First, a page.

Started cool in the valley but warmed up quickly. The walk began in a wooded valley, crossing streams and fallen trees. Gently climbing to a col where a bergerie sold local cheese.
Then a long, gentle, undulating, forested slow decent to a bridge over the road.
Finally a sharp, rocky climb of about 250mtr up to the gîte.
During the hike we decided that we would end the hike at Vizzavona (completing the southern part of the course, and over 90km). We had the option of pitching the tent or staying in a dorm – we ‘pitched’ for the dorm which had hot showers..mmmmmm.
Once at the Refuge, and with patchy cell service we plan our next few days: Airbnb in Ajaccio, and car hire.
I felt depleted so went to bed early and skipped dinner, whilst Trey chatted to some other hikers, one of which had dislocated her thumb and then had her nose broken when a women in front of her fell. When people say the GR20 is steep, imagine someone in front of you falling while hiking and then they hit you in the face… I was happy with our decision to end our hike conquering the South.
Today was a rest day – It also coincided with a rainy day so we were glad we didn’t hike.
We checked in for dinner that night (we wouldn’t be caught out again – no sir)
We spent the day eating and rehydrating. We were really depleted in both so it felt good to refuel. The menu in the refuge was pretty confusing, or rather, the menu may have been clear, maybe my French was not sufficient to gain the answers I needed from the guardian. In any case, we had missed breakfast (of course, they were full) so we bought a couple of tins of ravioli (yes you heard me) and we inhaled that for breakfast. You should try it – it was pretty tasty.
Lunch was a complete shock – whilst playing cards in the refuge, sitting by a roaring fire, one of the staff started to clean a grill above the fire. Interesting we thought…
One hour later, we saw plates of steak frites being carried to an outside table… with our mouths open and with noticeable drool I asked “Monsieur, C’est possible?”
So lunch was steak frites. It was gone in a matter of minutes.
That night we shared a table with a Brit and 2 Americans who were experienced hikers who reiterated the technical aspects of the Northern section. It was nice to chat with them and to share stories of hikes and refuges.
S- 2.5- Uncomfortable climb – very challenging physically
Around 10pm that night T came down with food poisoning and had a dreadful night (see previous note on toilet situ). I wondered if we would have a rest day rather than continue.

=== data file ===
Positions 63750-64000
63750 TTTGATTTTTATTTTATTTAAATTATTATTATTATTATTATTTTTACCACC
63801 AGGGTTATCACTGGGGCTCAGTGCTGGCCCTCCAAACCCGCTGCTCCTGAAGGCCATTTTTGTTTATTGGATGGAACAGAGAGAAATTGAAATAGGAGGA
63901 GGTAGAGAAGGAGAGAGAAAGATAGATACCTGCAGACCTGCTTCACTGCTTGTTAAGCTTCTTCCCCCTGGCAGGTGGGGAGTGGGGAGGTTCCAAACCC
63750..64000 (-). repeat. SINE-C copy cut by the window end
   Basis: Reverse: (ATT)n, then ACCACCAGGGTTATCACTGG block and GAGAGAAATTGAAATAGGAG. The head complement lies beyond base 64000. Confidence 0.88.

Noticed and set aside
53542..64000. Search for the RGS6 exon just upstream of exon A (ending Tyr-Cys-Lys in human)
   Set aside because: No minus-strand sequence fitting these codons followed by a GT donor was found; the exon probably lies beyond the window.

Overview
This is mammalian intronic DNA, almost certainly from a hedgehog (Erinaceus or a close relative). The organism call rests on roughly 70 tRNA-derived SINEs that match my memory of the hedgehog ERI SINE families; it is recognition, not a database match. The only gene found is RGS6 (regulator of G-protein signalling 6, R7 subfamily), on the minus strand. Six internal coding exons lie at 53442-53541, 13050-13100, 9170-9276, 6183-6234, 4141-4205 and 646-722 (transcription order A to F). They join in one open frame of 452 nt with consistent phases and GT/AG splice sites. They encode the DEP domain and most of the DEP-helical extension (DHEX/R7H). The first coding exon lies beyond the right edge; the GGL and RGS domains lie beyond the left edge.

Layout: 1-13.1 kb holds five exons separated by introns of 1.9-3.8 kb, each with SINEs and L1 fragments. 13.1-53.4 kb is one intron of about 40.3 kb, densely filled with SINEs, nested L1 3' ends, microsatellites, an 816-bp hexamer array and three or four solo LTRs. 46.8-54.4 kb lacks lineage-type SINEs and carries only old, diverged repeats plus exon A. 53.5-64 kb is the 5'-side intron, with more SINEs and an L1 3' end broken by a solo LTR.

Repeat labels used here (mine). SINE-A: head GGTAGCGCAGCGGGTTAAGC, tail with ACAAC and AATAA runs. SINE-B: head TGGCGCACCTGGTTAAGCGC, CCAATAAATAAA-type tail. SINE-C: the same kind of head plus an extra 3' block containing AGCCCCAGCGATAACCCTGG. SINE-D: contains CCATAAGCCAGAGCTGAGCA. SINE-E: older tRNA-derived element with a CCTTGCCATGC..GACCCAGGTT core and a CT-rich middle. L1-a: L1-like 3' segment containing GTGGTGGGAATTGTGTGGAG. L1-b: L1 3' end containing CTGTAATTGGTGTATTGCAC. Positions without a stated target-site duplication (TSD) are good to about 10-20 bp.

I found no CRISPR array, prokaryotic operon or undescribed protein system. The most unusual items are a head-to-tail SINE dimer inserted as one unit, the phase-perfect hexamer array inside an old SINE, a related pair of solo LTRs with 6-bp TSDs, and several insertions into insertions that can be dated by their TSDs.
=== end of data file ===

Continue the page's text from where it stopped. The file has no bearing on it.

T decided that he was able to push though to the next refuge which was supposed to be better. We started with an ascent which followed with a ridge section with multiple false summits. It was a brutal climb and I honestly don’t know how T managed it. With relentless multiple peaks and scrambling/ mountaineering not fun/ exhausting. This is not Marin County hiking as we know it, this is mountaineering -lite.
We started discussing the idea of finishing at Vizzavona as it was becoming apparent that the Northern section of the hike was a lot more technical that the Southern section. We planned to map out the Northern stages looking at exit options, low routes and possibilities. No plans would be made right away. I wanted to keep an open mind.
We descended a technical ridge and passed through Refuge Di Prati where we refilled on water and continued to hike towards Bocca Di Verdi where we would stay for the night (and take a rest day).
We checked into the refuge and tried to book for dinner. They were full and had no space. I think I stood and stared at him for a few minutes in disbelief. I may have even tilted my head like a dog waiting for a different answer..At that moment our Brit/German friends arrived and offered up some of their dinner for us (their had brought their own food). We gratefully accepted.
The camp was ‘ok’ with showers and proper toilets with a flush (how modern).
We grabbed some wine from the refuge and ate dinner with our friends before heading to the tent.
I started with upset stomach (I blame the lentils from the previous night – healthy food – bah!) The day started hot with a slight breeze becoming stronger on ridge. The immediate ascent was manageable hidden by trees. It looked like a gentle start, with forest and shade but this was to change….
Ascending to the ridge and the ridge walk itself was intense and very technical with lots of scrambling up and down. Every time we looked for the next refuge, it seemed to be further away… not very motivating.
But generally, and I say ‘generally’, the scrambling was fun but exhausting mentally. Having to be so focused on where you are placing your feet so you don’t roll an ankle is exhausting.
The refuge was pretty rough with a steepish slopes with limited flat spaces to pitch a tent. Those with their own tents were placed at the bottom of the hill with a steep ramble up to get water and food: MEH.
There was a squat toilet close to us with no light, lock or proper door… interesting.
We booked our dinner (pasta with mushrooms and carrots) and struggled to eat it (due to fatigue (us, not the pasta)